In the face of disruptive technologies, more and more CIOs are shifting from a world of known problems into one filled with unknowns. CIOs are realizing that their current tools for managing risk and leveraging assets may not work in this new world. To help drive business growth and innovation, they will likely need to develop a new mindset and new capabilities. To do this, many CIOs are borrowing from the playbook of today’s leading venture capitalists. Watch the video below as our leading specialists share their perspectives on the implications of the CIO as a venture capitalist.
"The CIO as a venture capitalist: Working to establish an IT portfolio" is part of a new three-part video series Innovative challenges for the modern CIO which explores the advantages of disruptive technologies, the comparative and predictive nature of analytics, and the evolving role of the CIO as they hedge their bets, manage the IT portfolio across the enterprise, and address the care of growing patient populations with complex needs.
Brett Davis, Principal and General Manager, ConvergeHEALTH by Deloitte, Deloitte Consulting LLP:
To really move from being a CIO to a CIO as a venture capitalist, I think it really starts with a 5-to-10-year plan. You need to know where you are going, and begin to make the platform investments, as well as the incremental investments to create value on that journey. So if you don’t have a plan, if you don’t know where you are going, you can’t get there.
Harry Greenspun, MD, Director, Deloitte Services LP, Deloitte Center for Health Solutions:
CIOs have to act as a venture capitalist these days because they face a lot of disruptive technologies and one of the challenges they face is that there are lot of needs that they have, and a lot of solutions in the market. But how do you connect your needs to the solutions in the market?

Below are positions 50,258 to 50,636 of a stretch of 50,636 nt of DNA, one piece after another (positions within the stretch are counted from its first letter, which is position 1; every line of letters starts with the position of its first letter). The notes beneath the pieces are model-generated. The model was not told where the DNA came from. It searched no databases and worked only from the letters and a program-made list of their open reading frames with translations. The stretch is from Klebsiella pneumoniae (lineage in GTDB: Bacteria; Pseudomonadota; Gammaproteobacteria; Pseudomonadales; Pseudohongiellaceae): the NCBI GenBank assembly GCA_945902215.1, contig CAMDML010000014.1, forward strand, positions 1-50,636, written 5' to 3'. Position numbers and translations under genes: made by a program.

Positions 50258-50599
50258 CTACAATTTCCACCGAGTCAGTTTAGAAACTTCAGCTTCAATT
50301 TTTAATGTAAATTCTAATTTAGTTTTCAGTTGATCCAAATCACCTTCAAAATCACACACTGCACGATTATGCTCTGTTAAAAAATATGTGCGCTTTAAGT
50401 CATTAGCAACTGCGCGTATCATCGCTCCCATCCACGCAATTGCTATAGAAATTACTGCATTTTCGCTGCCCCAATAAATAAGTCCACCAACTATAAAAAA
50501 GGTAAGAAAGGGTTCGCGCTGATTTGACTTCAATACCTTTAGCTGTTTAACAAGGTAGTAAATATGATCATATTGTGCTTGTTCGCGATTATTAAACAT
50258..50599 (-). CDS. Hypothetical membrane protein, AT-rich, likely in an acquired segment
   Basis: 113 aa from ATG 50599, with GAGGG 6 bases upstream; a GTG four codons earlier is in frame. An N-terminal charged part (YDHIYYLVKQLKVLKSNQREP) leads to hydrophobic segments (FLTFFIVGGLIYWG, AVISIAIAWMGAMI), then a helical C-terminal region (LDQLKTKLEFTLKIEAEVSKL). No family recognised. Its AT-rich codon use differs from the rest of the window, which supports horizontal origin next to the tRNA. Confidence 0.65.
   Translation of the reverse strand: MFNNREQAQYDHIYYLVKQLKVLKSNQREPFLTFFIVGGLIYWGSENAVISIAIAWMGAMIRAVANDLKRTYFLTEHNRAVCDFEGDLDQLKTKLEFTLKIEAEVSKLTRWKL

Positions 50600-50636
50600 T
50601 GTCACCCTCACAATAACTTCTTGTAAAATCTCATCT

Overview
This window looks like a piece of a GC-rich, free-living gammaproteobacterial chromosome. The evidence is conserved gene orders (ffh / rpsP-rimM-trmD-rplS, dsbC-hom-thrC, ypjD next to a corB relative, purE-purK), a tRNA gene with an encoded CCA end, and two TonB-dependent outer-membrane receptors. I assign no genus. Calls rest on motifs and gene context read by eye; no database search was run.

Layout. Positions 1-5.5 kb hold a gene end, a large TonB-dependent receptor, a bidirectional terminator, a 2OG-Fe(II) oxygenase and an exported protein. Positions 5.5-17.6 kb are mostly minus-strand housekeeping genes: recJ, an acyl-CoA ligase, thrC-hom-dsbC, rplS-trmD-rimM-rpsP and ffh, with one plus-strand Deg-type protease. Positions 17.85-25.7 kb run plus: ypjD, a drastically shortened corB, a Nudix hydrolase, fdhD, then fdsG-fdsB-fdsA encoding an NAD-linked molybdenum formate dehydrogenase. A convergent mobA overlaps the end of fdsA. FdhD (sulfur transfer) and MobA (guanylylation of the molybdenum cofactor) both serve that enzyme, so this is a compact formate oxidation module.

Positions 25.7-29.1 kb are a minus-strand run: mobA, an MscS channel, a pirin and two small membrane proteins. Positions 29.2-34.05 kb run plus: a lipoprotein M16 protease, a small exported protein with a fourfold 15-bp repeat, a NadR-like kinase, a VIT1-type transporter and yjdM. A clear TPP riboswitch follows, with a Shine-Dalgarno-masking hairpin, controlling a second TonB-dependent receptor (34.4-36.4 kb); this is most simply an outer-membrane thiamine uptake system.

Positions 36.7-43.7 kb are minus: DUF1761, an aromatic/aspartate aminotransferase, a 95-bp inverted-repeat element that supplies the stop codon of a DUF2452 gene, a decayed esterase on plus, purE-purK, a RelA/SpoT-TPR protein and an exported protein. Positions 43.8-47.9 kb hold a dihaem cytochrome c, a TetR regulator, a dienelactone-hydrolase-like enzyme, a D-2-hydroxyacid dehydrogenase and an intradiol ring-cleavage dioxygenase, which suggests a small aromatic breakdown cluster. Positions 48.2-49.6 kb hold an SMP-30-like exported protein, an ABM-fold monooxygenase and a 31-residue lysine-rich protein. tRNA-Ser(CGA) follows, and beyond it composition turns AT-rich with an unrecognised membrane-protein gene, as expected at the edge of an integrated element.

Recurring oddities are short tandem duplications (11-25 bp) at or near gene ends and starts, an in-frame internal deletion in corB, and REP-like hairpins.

Tim Smith, Principal and National Leader of Health Care Information Technology, Deloitte Consulting LLP:
An IT portfolio is really looking at what you have, your IT assets, and looking at them differently than what was traditional in an IT organization. It forces you to look at a clinical portfolio, a business portfolio, potentially a research portfolio if you are at an academic medical center. So, it really forces you to think about all of your IT assets in the services that they provide to different aspects of the organization.
Harry Greenspun, MD:
So when you think about IT portfolios, this concept has expanded year over year. IT used to be a supporting function. And now, it’s actually integrally involved in everything from their operations, their finances, their clinical work, their research work, and are drivers for all their analytics. The portfolio, has expanded and expanded, and contains a much broader array of technologies.
I think what’s important in looking at IT capabilities is to come up with some buckets of where as an IT organization do I need to provide value to my health system. Clinical portfolio would have my core clinical bucket. It would have my core ancillary, my lab, Radiology, Pharmacy buckets. It would have my revenue cycle buckets. And, what I need to do then is to look at what is the application services I have within the bucket, what are the potentially the medical devices that are required to really satisfy the requirements of the bucket? And also, then what data is being produced, so that I can then do other things within that portfolio of the bucket.
Harry Greenspun, MD:
CIOs have a difficulty hedging their bets. Some venture capitalists can often hedge their bets and diversify their portfolios. Very often, CIOs kind of have to at one point, lay their money down, and choose what they are going to choose. What’s been interesting they have been able to create a number of incubators to allow them to find different technologies that may address the same sort of thing. We are now seeing a rise of the Chief Innovation Officer as a way of looking in that. So I think that’s one way they are able to hedge their bets.
So hedging for modern day CIO is really taking a look at the overall application landscape, and making sure that there’s thoughtful investment that where I’m looking at, potentially innovations or bleeding edge technologies, that I really have a backup plan, that I have the ability to still satisfy my clinical requirements, still make sure that the claims are being paid, but also allow physicians, clinicians to be on the forefront of technology.
So, if I think of a couple of things that really should be top of mind for a CIO. One is a key change. What can I do with my IT portfolio to create better interaction with my patients? Whether it’s mobile technology, whether it’s portal technology, whether it’s some other way of getting the providers to interact more directly with the patients, that’s a great investment. I think investing to make sure that you have standardized yourself enough in that, and you’re flexible enough to be able to adopt an affiliation, or take on a merger to be effective.